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image: Week in Review: October 24–28

Week in Review: October 24–28

By | October 27, 2016

Patient Zero exonerated; Jack Woodall dies; Wolbachia-harboring mosquitoes deployed in fight against Zika; implanted neurons function in adult mouse brain 

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image: Public Health Leader Dies

Public Health Leader Dies

By | October 26, 2016

Jack Woodall, an epidemiologist and former columnist at The Scientist, cofounded the infectious disease outbreak reporting system ProMED. 

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image: Fighting Zika with Bacteria-Laden Mosquitos

Fighting Zika with Bacteria-Laden Mosquitos

By | October 26, 2016

Scientists in South America are testing the strategy of infecting mosquitos with Wolbachia, an approach intended to reduce Zika transmission.

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Whole-genome sequencing of preserved blood samples provides the clearest picture to date of the virus’s arrival and spread in the U.S.

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image: DNA as an Artistic Medium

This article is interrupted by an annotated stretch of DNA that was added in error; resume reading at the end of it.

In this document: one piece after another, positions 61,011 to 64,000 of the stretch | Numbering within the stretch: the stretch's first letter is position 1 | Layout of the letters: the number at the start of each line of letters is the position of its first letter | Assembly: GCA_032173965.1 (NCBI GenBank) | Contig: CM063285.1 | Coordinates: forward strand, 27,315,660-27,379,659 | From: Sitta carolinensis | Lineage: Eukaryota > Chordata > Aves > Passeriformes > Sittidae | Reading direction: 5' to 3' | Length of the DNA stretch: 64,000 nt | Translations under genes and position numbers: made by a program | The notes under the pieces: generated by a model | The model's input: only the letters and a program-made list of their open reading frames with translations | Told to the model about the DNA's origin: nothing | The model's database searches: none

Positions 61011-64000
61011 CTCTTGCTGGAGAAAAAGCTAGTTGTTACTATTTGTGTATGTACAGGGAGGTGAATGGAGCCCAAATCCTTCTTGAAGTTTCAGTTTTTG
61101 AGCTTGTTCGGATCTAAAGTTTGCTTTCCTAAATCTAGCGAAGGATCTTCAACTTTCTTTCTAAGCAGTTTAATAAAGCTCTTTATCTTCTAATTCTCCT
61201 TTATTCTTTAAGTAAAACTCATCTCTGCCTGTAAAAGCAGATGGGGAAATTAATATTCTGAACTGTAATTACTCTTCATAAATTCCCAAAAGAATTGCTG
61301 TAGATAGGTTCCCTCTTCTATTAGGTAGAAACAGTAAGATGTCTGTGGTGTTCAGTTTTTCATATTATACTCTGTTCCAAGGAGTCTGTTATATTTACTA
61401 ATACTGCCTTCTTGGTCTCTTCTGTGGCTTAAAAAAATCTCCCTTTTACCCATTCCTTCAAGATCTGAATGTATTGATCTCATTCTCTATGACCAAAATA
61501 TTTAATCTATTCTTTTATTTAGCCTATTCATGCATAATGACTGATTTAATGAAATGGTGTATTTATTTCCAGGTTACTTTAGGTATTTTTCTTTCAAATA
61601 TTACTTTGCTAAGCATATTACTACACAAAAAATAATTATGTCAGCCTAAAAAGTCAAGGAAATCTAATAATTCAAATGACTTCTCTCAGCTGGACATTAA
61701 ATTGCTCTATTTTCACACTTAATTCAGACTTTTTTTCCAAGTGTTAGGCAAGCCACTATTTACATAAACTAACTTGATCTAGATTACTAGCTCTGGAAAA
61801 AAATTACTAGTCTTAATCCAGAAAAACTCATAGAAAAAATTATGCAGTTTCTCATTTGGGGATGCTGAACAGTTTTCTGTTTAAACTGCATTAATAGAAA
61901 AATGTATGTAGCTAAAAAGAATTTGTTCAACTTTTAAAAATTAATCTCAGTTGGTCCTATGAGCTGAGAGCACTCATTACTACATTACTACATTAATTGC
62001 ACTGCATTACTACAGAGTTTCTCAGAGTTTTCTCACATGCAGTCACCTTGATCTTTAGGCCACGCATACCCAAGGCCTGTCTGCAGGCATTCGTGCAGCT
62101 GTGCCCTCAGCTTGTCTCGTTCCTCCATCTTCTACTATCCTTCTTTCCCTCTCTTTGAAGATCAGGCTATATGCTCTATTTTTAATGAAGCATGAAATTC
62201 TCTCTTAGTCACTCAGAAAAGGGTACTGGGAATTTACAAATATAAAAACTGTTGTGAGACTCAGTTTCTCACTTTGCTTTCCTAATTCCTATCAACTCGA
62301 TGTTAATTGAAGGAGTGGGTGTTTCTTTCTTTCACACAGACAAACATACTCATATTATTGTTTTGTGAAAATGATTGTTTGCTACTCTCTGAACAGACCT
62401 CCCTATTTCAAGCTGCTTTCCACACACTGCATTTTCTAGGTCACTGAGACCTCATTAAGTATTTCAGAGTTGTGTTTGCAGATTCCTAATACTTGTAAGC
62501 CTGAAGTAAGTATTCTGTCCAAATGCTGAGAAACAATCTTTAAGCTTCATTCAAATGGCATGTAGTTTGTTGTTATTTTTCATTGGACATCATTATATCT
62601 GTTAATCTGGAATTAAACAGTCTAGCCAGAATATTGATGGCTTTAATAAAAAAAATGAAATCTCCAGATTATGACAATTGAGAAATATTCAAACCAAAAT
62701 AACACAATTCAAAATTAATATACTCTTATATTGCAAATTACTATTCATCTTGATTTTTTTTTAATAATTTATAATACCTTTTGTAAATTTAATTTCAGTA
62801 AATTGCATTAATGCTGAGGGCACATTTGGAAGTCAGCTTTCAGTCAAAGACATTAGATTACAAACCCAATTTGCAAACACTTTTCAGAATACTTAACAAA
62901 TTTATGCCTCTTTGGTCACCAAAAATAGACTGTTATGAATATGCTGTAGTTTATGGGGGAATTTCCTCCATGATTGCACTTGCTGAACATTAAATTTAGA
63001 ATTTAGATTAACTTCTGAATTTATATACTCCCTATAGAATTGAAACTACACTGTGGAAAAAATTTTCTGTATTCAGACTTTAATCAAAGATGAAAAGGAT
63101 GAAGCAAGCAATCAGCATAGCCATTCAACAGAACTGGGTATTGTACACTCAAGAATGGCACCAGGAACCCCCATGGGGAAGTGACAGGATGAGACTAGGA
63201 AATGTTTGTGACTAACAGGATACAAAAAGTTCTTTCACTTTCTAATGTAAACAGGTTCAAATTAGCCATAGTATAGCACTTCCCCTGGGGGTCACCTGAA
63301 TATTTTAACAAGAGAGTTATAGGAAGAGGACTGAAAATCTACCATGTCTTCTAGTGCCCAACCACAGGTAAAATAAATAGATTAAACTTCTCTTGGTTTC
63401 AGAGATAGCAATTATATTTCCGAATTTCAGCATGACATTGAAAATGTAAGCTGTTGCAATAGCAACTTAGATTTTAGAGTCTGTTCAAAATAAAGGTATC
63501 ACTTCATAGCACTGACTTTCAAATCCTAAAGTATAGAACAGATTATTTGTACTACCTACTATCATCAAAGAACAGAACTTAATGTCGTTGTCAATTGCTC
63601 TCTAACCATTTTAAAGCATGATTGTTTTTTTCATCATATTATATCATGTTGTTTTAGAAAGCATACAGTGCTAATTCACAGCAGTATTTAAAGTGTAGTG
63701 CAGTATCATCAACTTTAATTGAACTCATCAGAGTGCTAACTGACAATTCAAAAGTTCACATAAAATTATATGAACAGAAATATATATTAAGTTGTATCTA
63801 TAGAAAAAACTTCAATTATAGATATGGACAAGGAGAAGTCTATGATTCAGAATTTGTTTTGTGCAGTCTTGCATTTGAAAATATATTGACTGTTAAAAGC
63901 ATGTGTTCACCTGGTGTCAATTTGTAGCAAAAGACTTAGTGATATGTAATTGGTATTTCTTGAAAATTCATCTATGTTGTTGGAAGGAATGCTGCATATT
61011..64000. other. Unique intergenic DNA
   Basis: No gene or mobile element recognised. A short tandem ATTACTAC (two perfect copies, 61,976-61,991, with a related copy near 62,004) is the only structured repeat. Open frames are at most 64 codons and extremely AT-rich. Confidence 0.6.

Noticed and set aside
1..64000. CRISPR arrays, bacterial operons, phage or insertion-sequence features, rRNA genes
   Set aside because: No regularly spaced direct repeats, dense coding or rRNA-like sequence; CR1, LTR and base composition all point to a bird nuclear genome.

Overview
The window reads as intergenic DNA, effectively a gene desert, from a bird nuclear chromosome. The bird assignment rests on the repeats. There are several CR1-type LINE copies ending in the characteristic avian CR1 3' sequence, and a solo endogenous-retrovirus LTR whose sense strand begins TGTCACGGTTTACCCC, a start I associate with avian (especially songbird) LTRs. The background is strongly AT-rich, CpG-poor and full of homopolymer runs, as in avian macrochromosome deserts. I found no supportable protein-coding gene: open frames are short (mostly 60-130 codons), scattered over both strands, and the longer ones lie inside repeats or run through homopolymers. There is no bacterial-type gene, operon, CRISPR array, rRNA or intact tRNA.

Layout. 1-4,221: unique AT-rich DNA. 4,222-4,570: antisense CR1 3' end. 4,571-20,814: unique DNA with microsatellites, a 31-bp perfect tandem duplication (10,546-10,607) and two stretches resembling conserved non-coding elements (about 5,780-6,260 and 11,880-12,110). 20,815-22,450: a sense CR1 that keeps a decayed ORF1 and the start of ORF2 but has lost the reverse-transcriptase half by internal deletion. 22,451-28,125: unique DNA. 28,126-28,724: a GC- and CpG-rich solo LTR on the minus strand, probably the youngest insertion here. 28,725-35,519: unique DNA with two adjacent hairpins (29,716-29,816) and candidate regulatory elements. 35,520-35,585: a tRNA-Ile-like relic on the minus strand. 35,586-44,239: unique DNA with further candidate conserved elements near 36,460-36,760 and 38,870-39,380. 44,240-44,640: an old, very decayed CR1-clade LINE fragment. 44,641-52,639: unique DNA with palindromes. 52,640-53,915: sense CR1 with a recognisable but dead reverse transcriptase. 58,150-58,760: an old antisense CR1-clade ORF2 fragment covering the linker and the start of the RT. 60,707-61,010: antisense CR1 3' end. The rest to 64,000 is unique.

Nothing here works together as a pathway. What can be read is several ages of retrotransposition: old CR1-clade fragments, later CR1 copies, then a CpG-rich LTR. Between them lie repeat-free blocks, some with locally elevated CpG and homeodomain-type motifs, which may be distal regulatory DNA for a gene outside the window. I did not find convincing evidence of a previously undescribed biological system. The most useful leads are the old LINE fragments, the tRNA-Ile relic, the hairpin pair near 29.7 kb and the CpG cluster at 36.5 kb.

DNA as an Artistic Medium

By | October 26, 2016

An artist creates images on electrophoresis gels using exhibition visitors’ pooled genetic material.

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image: Zika Update

Zika Update

By | October 24, 2016

Virus’s effect on RNA methylation; identifying brain cells targeted by Zika; virus found in vaginal secretions for two weeks after infection; updated CDC recommendations for Miami

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image: Q&A: Sequencing Newborns

Q&A: Sequencing Newborns

By | October 21, 2016

Members of the BabySeq Project discuss trial enrollment, preliminary findings.

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image: Common STD May Have Come from Neanderthals

Common STD May Have Come from Neanderthals

By | October 20, 2016

Cross-species trysts likely spread human papillomavirus (HPV) to Homo sapiens, according to new research.

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image: Exome Dataset Expands to Whole Genome

Exome Dataset Expands to Whole Genome

By | October 19, 2016

Members of the Exome Aggregation Consortium launch the Genome Aggregation Database.

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image: Promiscuous Mice Have Extra-Fast Sperm

Promiscuous Mice Have Extra-Fast Sperm

By | October 19, 2016

The tails of polygamous deer mice sperm have longer midsections than the sperm tails of monogamous individuals of a similar species, and this correlates with improved swimming and competitive ability.

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